REMEMBER Tim Cagney’s affectionate remembrance of the penny packets of sherbet you could get back in the days of childhood, which we ran last week in Throwback Thursday? (Along with the query as to whether such treats were actually good for us or not!)?
Well, Michael Ryan was quick off the mark to respond.
“I remember the sherbet alright, but what about Cleeves toffee? That was something to get your mouth around,” recalls Michael.
After eating the whole 12 squares in a bar (always assuming you could afford such lavish expenditure) you’d have lockjaw!
You would indeed, Michael, and if you were old enough to have fillings in your teeth, the toffee would see to them as well!
This writer recalls buying a single square for a penny (or maybe it was two for a penny, the halfpenny still being in existence at the time) after a morning swim at the Indoor Baths - now alas no more.
The square would last all the way home, a sucking pleasure, as we tried to dry our very damp hair in the breeze (personal hairdryers hadn’t even been thought of then, and even if they had, the indoor baths certainly didn’t run to wall sockets in those extremely basic changing cubicles with their tattered curtains and the terrifying beldame who wrenched the scanty curtain aside with a shriek of “Dress yerselves will ye!” to anyone unwise enough to loiter.
Michael is a proud Northsider. “I was one of the genuine ‘boys from Fair Hill’,” he says proudly, “and our haunt, as they would say back then, was the Blackstone Bridge down the road from Na Piarsaigh. That’s were we caught our thorneens to carry proudly home in jam jars.”
Back then, explains Mr Ryan, they had soccer street leagues all around his home area. “I’m going back to the late ’60s, early ’70s, and at that time we had leagues which were comprised of all the roads playing soccer in a league system. Most of the matches at the time were played in the field at Bantry Park Road.”
Naturally, such keen local competition engendered a passion for the game played by larger, more famous teams of the day.
“I remember when Match Of The Day was on TV there was great excitement.
Television wasn’t long in the country at the time of course, and there was only one channel, RTÉ.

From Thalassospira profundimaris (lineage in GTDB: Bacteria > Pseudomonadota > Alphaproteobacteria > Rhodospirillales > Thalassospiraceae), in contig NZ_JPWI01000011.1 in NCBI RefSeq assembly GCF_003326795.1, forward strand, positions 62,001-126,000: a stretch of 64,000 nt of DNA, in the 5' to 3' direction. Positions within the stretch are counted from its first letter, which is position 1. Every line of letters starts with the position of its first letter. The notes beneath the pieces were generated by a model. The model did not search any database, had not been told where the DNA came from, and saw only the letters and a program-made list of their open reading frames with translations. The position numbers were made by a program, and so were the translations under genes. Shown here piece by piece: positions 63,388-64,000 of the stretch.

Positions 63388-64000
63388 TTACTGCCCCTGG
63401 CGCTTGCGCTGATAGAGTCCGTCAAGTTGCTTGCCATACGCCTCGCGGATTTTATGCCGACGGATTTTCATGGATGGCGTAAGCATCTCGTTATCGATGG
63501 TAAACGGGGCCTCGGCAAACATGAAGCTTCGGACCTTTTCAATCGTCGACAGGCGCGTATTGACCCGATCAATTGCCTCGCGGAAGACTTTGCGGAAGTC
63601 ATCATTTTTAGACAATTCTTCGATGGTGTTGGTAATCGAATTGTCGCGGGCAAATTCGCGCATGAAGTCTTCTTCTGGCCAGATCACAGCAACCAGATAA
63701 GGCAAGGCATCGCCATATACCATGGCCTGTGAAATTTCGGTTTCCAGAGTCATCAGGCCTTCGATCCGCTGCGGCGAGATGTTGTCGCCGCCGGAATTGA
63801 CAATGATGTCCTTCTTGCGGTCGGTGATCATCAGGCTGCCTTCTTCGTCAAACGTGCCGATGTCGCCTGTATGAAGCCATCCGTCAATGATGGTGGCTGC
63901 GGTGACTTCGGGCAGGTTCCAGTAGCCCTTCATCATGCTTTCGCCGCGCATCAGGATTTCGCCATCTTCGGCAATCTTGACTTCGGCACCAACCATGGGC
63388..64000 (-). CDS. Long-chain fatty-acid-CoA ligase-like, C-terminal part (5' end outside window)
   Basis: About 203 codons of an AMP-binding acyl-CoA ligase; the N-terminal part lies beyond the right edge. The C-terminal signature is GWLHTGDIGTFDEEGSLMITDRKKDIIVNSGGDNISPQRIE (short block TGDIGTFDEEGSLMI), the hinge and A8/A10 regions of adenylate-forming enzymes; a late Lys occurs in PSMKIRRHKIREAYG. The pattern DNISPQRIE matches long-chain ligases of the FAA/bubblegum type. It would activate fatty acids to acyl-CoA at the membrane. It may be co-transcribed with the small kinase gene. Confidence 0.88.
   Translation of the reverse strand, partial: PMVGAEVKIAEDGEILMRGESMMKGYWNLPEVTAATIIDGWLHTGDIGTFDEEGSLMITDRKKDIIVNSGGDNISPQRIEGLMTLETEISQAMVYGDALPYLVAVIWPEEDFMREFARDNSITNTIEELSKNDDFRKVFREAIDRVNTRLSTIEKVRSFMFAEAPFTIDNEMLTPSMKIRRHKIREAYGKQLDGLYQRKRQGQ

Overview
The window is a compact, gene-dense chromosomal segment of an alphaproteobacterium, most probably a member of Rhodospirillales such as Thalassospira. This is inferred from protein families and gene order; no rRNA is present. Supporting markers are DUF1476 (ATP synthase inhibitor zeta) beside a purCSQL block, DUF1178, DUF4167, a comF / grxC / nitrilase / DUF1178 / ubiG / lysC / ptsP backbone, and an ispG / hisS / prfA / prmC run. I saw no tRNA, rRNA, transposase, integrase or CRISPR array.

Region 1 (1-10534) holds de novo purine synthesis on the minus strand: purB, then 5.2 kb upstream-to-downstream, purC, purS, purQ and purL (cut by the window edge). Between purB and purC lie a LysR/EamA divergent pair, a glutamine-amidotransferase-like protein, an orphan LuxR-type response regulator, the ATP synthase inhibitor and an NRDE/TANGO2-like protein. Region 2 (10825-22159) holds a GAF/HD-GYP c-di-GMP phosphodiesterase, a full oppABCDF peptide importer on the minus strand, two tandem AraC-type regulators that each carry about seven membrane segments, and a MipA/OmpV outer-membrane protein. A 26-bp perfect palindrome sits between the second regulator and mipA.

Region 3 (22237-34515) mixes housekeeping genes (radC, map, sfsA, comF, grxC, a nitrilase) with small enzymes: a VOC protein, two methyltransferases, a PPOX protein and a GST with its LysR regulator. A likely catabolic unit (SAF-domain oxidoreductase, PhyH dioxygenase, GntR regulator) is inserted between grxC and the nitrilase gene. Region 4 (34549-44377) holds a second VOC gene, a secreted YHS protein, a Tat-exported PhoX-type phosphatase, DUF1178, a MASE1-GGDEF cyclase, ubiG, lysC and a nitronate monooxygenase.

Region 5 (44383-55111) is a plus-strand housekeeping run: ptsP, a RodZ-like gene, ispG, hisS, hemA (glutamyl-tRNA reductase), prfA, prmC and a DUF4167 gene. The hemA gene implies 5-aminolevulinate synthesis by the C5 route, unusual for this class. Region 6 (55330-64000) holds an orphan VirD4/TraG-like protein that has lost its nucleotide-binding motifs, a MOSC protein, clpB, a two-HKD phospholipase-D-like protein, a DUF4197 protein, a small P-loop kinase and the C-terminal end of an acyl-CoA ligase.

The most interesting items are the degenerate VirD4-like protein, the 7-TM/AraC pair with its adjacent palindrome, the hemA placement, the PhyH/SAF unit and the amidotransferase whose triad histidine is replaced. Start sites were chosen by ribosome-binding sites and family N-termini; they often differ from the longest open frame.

“So, on Saturday night all the lads would head over to Tommy’s to watch Match Of The Day.
“He had a BBC aerial so he was able to get it, and that made him popular, as you can imagine.
“My special job was to cover the TV with yellow paper, something like the covering on a Lucozade bottle, to give it a bit of colour. We all crouched in this small room to watch every minute of it with bated breath. Ah, those were the days.”
It does make you think, doesn’t it, of what excitement TV engendered back then, and how the whole family would crowd together to watch whatever was on?
Today’s kids, with their personal screens in their bedrooms, not to mention the movie devices mounted on the backs of seats in cars, would never settle for such simplicity.
But didn’t we enjoy it, and eagerly discuss the storylines from the previous night when back at school next day?
I am reminded of a simply lovely story that Kathleen Lynch, then a local councillor, told me years ago. She lived in a row of houses on a hill and when the TV was switched on in the evening (ah, remember having to wait for it to warm up?) the lights would be switched off, to make the blurry black and white screen a bit clearer.
As Kathleen recalled vividly, they had all been sitting around the table in the dusk, watching the news, when a neighbour from next door walked in, put down a loaf on the table, and, sitting down, said, “Gosh, it’s a long walk up from town.”
She had thought she was going into her own house, since they were all in darkness, all with a flickering TV on!
Mind you, going into the wrong house back then wouldn’t cause any fuss. Chances were you would be welcomed, given a cup of tea, and shared some chat and gossip, before heading out to your own proper domain.
Nowadays, you will find very few locations where front doors are left open for a friend to drop in. And the days when the delivery men would walk through and leave the half dozen eggs or the three and a half pounds of potatoes on the dresser are well gone.
We’ve become a far more security-conscious society, and in many ways it’s a sad development.
But back to Michael Ryan and his memories of street games. First of all, he emphasises, it was the O’Leary field along Bantry Park Road on Fair Hill where those ardently-fought matches were played.
“The other games we played were Cops and Robbers, and marbles or glassey alleys. Those were the posh ones with colours swirling round inside a clear glass ball, and you’d be careful not to lose one in a game.
“Conkers were big in their autumn season too, and in case anyone doesn’t know what that means, they were horse chestnuts on a string.”
Didn’t some keen players swear by keeping the conker up the kitchen chimney all winter, to harden it up?
O’Keefe’s shop used to also sell massive cones, says Michael, harking back to the sherbet and toffee. And I forgot to mention Trigger bars and Klipso bars. And he also remembers a character known to one and all as ‘Dolser’.